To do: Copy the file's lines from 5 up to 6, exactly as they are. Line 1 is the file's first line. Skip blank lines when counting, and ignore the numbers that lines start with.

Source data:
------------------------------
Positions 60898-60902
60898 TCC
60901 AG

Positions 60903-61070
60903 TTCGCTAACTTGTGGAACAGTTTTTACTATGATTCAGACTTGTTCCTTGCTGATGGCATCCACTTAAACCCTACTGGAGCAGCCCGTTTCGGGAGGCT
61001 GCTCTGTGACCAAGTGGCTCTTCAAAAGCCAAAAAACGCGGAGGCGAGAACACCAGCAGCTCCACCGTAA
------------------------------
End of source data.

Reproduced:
60903 TTCGCTAACTTGTGGAACAGTTTTTACTATGATTCAGACTTGTTCCTTGCTGATGGCATCCACTTAAACCCTACTGGAGCAGCCCGTTTCGGGAGGCT
61001 GCTCTGTGACCAAGTGGCTCTTCAAAAGCCAAAAAACGCGGAGGCGAGAACACCAGCAGCTCCACCGTAA